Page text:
There is not a fairy Godmother who will rescue you when you have agreed to a decision that is an inconvenience or is a major cost to you in mental, financial or emotional stress. To be honest, we have nowhere to look but in the mirror.
It’s not a time to kick yourself or look to anything outside of you as to why you make a decision; it is an opportunity to learn more about your seed of intention.
Developing awareness of why we make the decisions we do, the purpose and the goal is a great way to understand our own motivation, thus make better decisions.
Whenever other people are informed and included in our goal it opens us up to trust. Trust them, trust ourselves to have made a good decision and trust that providence will help us along to our goal.
In trusting another, it also means we are looking for specific action or words to judge whether this person has come through in alignment with our perception of our goal.
We don’t always tell people they are included in our decision making, sometimes we assume they will come along for the ride. We unwittingly believe people have ESP, when they are unknowingly included in our plan. We develop an expectation of how they are to act or speak on our behalf, so they fit into the idea of what we “want”. And they don’t even know it!!
The thing is if we are aware of our own motivation, we may see that we “knew” there was a good chance we would be disappointed by another person. So, why would we make a choice based on another person coming through without their buy-in with the knowledge, we will be disappointed?
There are many answers to that question. It could be feeling like we don’t deserve what we really want or feel; that people always reject our wants or needs and therefore we set up the circumstances once again to show we don’t matter. That we are invisible to others.
Many times we make a decision to help someone, we believe on some level they will return the good deed. And when the chips are down and this individual is nowhere to be found, we start the blame game if we are unaware of our initial motivation.
Perhaps, we subscribe to the belief that if we do something for someone, they must return the favor. I know many people who were raised with this philosophy, that says “I owe you one.”
We may expect someone to show up in a way that is out of character. To do something we have never witnessed this individual normally doing in their everyday life. Hoping a miracle will take place and this person will just go along with the program we have intended for them.
Why would we set ourselves up for such disappointment?
Do we feel we deserve it? Maybe not consciously, but I can guarantee you somewhere behind a wall, a past event or some other point where we got the impression that we weren’t worth coming through for, we have carried it forth into our present decision making options.
How many times have you been at odds with someone who you expected to return a favor or be in your corner when they had no idea you had that expectation?
I like to call these silent disappointments. Words that are true in our heart, yet left unspoken always lead to confusion, anger and a sense of loss. We may be afraid to tell someone we have made a decision and that we need their help, agreement or understanding, because it makes us feel vulnerable. And at some past point, often as a child when we were disappointed and made to feel vulnerable, we developed a strategy for coping at that time.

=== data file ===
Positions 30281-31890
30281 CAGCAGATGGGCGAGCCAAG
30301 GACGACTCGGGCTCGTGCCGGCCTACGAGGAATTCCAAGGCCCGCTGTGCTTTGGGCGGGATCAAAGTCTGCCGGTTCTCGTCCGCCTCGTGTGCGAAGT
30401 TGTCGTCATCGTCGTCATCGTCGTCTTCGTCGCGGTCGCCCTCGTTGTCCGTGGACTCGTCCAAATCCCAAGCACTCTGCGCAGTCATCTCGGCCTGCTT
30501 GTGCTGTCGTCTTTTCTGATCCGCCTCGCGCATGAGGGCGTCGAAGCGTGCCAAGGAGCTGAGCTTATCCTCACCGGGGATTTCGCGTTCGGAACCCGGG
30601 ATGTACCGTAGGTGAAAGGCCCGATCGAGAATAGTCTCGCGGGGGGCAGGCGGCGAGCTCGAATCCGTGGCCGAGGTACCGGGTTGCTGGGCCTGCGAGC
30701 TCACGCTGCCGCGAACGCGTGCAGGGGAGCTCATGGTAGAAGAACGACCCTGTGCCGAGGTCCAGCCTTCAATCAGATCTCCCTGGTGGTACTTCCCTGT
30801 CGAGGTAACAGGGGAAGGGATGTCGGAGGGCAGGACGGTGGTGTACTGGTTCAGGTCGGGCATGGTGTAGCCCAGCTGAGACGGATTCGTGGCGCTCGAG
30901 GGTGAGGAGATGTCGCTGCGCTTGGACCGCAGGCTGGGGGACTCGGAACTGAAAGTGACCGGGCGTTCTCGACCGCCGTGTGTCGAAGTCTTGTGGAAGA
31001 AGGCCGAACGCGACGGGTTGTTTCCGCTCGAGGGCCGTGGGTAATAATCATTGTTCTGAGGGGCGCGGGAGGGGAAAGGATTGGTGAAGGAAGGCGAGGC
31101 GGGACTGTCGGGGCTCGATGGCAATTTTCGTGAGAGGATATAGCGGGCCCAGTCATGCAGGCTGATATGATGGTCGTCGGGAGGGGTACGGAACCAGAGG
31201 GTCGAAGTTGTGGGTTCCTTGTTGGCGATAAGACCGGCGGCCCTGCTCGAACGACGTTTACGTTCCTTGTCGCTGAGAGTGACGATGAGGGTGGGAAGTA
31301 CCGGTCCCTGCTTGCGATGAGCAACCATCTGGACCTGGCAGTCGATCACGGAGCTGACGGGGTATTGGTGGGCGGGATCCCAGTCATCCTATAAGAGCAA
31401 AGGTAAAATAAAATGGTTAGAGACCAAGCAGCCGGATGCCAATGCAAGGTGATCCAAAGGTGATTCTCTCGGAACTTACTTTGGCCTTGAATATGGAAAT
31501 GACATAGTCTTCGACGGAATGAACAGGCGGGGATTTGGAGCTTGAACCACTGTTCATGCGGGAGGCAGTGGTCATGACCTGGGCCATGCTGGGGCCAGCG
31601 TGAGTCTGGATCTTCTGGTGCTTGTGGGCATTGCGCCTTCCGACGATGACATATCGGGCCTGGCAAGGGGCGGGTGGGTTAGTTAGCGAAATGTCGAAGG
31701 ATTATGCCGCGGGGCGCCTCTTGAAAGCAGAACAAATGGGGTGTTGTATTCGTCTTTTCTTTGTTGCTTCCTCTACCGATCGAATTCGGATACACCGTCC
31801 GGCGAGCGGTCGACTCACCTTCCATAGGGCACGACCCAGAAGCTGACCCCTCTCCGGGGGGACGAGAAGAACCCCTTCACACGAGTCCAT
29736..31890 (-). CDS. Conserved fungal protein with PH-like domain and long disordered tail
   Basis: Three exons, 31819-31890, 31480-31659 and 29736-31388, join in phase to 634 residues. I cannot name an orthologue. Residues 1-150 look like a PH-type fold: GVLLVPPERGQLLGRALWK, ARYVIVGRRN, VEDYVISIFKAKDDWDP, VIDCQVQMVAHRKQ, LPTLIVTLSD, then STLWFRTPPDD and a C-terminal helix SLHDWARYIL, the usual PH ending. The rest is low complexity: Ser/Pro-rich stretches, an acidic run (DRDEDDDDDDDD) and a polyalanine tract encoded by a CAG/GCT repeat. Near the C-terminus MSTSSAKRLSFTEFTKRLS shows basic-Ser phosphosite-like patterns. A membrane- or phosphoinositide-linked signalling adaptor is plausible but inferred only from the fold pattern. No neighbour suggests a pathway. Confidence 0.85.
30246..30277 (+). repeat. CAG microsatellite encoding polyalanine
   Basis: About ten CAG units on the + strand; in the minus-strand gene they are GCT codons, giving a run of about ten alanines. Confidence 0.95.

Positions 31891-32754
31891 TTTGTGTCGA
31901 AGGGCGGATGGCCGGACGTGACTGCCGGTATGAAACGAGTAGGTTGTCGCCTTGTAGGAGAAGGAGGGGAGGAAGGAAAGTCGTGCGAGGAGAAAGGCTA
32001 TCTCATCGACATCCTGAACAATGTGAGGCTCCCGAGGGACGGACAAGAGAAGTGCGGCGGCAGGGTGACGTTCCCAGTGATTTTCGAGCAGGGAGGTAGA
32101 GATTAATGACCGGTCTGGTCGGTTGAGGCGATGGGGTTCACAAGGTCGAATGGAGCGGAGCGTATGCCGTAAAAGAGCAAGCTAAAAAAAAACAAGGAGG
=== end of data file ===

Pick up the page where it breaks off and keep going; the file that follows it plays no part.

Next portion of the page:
Running around with strategies of a child are what keep us stuck in certain patterns and beliefs we have about ourselves and the world. If you can get to where your sense of unworthiness, being bad, wrong or invisible originated, you can see the thought process you had in making sure that it never happened again.
I have a client who realized how he didn’t speak up about what he wanted regularly and would be upset when others in his life were either unaware of his decisions he included them in or they argued his decision and the involvement he was asking for from an individual.
He felt he would say nothing rather than the truth, because the truth of what he wanted would get him into trouble. And yet, by holding back about his choices and trying to either go with what someone else wanted or make no decision, he found himself angry and depressed.
As I was asking him if he could remember the first time he felt his needs being invisible and/or causing waves with others…he remembered when he was a kid visiting his Dad for the week-end. His Dad always did things to entertain him and his siblings. When my client spoke about what “fun” activity they were doing that week-end. His father uncharacteristically lashed out at him. The exchange made my client feel unimportant and unworthy, he felt wrong and he had not meant for his question to produce a negative outburst.
So… in that moment, he made a decision, he never wanted to encounter someone getting upset with him and abandoning him or making him feel unworthy, so he started to keep quiet. He said nothing to those close to him until he couldn’t take it anymore, whatever it was that he was not saying….and he suffered for it.
Once he had this realization, that he was carrying the strategy of an 8 year old; he could see a clear path of how he needed to take action and trust his decision-making abilities whether he has the buy in of others or not. He realized he had been sacrificing what he really wanted to do, and creating this persona of a person doing “what others expected of him”. He knew his decisions from this point forward needed to be spoken from a place of worth and knowing what he wanted in his life, whether others jump on board is no longer an issue. He is doing what is good for him and his anger and depression have lessened immensely.
Where do you find you make most of your choices from and why? I would love to hear from you.